~Wilson with Jane Fonda and Lily Tomlin in "9 to 5"
 ~photography: Twentieth Century-Fox 1980©

~Wilson with Dustin Hoffman in "The Graduate"
 ~photography: AVCO-Embassy 1967©


Sheila said...

Wilson was a treasure. Yes, she will be missed.

Alex said...

I loved Wilson as the benumbed wife of Vincent Gardenia in "Little Murders." Her last scene in that film is priceless.

Charlotte said...

I really like the first picture from "The Birds" that you printed. That pose - hand on waist - is the definitive Elizabeth Wilson. She's what my mother would call a blouse-and-skirt gal.

Vanessa said...

Joe, I loved your tribute to Elizabeth Wilson. And I particularly appreciated all the references to all the films in which she was cast.

Joan said...

She was one of those actors who shone in, like the secretary in Regarding Henry and Uncle Fester’s imposter mother. I also liked a short lived tv series about a hometown doctor (Doc?). Love how you pay homage to lesser known folks.

Daniel said...

Wonderful appreciation. They don't make 'em like her anymore

joe baltake said...

Joan- Yes, "Doc." Wonderful series, starring Barnard Hughes as Doc. Mary Wicks was also a regular. -J

wwolfe said...

A quick check of Wikipedia shows she had an impressive list of Broadway credits:

"Wilson made her Broadway debut in Picnic in 1953. Her stage credits include Desk Set (1955), The Good Woman of Szechuan (1970), Sticks and Bones (1972), Uncle Vanya (1973), Threepenny Opera (1976), The Importance of Being Earnest (1977), Morning's at Seven (1980), You Can't Take It with You (1983), Ah, Wilderness! (1988), and A Delicate Balance (1996)."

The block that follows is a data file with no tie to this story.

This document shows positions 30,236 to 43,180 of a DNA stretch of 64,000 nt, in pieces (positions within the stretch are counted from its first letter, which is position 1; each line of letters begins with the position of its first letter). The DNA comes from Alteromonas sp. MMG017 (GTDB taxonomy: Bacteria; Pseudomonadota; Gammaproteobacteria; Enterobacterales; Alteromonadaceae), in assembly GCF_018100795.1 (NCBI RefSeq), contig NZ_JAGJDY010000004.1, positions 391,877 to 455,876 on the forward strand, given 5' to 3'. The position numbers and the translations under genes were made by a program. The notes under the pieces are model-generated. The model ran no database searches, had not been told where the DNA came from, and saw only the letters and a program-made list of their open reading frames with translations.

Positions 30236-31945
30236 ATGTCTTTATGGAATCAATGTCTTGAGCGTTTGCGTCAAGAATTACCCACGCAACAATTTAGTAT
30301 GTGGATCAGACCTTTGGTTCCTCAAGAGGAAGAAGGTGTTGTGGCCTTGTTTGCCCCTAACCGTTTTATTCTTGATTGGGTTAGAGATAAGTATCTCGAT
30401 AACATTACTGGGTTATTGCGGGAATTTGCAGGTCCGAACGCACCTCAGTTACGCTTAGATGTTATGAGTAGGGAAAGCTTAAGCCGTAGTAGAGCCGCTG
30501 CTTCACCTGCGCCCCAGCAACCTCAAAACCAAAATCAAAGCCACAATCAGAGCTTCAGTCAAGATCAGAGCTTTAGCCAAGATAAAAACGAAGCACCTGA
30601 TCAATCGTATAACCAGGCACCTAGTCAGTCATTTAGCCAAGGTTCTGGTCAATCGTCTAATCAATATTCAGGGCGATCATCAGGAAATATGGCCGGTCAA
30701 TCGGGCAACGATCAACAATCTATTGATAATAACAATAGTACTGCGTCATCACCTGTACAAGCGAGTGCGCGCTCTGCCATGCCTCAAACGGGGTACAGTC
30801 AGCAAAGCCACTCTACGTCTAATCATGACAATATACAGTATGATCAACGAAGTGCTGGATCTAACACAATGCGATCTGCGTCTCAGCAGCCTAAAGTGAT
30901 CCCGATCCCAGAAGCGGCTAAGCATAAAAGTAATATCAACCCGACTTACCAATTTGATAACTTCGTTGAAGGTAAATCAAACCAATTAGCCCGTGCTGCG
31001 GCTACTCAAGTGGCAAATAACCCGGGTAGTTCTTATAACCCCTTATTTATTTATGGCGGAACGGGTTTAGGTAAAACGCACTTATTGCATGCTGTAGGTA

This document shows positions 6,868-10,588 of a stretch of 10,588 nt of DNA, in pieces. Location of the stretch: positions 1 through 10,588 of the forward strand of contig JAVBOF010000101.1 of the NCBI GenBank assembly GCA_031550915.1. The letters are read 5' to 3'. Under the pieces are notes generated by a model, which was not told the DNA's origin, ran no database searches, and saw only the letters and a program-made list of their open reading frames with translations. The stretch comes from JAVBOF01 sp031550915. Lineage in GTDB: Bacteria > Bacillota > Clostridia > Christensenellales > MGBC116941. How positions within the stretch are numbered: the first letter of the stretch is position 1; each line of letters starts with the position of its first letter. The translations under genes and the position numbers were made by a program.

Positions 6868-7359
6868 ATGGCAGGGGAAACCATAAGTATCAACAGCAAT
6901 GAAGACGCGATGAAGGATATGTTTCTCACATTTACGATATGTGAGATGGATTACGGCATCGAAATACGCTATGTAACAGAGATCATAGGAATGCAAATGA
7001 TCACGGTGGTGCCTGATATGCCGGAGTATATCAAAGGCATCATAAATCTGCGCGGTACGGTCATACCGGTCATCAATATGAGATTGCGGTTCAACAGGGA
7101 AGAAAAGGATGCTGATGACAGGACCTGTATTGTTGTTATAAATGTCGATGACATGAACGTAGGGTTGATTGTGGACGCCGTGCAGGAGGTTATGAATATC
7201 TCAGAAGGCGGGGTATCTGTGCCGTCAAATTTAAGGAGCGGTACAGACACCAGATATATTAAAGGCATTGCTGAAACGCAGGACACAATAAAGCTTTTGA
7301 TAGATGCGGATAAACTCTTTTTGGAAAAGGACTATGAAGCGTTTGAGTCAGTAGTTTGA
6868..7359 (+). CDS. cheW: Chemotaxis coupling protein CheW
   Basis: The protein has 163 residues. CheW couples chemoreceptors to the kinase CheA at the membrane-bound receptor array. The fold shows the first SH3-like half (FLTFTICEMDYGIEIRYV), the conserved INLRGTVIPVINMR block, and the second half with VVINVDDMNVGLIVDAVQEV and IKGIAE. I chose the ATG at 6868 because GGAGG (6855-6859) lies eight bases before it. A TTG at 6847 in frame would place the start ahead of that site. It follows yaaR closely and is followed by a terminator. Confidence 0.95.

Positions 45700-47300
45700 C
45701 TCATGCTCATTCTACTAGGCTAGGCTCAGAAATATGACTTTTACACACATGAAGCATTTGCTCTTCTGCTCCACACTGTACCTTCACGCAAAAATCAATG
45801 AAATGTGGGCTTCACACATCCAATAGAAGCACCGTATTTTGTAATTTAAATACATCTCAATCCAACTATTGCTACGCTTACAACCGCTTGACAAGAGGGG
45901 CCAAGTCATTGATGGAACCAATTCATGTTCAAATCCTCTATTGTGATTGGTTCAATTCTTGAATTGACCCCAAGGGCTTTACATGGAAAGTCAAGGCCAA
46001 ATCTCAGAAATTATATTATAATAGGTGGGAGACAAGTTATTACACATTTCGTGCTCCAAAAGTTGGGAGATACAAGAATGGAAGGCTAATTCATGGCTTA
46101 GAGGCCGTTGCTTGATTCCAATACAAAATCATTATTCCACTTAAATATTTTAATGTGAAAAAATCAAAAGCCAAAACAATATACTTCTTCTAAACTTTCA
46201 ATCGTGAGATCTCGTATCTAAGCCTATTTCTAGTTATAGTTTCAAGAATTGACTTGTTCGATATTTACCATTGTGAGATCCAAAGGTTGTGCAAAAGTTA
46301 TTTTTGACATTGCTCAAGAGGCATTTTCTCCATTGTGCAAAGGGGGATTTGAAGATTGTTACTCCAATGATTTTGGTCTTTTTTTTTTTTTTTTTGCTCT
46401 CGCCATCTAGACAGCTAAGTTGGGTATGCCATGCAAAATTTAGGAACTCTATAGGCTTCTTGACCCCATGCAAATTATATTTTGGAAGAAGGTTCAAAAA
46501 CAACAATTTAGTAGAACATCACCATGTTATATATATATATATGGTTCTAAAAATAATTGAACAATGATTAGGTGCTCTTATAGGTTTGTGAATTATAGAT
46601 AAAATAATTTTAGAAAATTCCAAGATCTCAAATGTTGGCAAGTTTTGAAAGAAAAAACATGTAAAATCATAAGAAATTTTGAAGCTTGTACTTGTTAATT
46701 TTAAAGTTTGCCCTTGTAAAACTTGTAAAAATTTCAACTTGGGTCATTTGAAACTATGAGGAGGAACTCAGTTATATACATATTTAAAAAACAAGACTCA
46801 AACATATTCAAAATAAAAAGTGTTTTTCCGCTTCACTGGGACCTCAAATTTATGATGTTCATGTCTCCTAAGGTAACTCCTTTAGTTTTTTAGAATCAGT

The mention of "Morning's at Seven" made me smile. I was attending City College in New York when that play was running on Broadway and the posters for it seemed to be at every bus stop in town. I knew Teresa Wright's name from "Mrs. Miniver" and "Best Years of Our Lives," and I'd *seen* Elizabeth Wilson in "The Graduate" and "The Birds," but I didn't recognize her name. It's nice to learn, long after the fact, that she was having a nice run in a hit play while I was studying film at CCNY.

joe baltake said...

Bill! I saw that production of "Morning's at Seven" in 1980 - with Wilson in it - and again in 2002. The casts of both productions were a-mazing. Piper Laurie, Estelle Parsons, Frances Sternhagen and Steven Tobolowsky were in the '02 version. Wonderful play by Paul Osborn.

kiki said...

Terrific tribute to a terrific actress -- about the only "character actress" I can think of working now is Patricia Clarkson but she'd never be your "favorite aunt." You'd always suspect her of having it off with your dad. I watched part of a movie (small movie--small cast) where she was sort of the "lead" but it just didn't work. Just like Wilson wouldn't work in the lead of the movies she did so well supporting. k.

Adrian said...

Just loved her!

Melania T said...

Thanks for bringing this fine actress some much-deserved attention.

Kennedy Marshall said...

I've seen Elizabeth Wilson on stage a few time and on film many times and have always welcomed her company. A wonderful actress.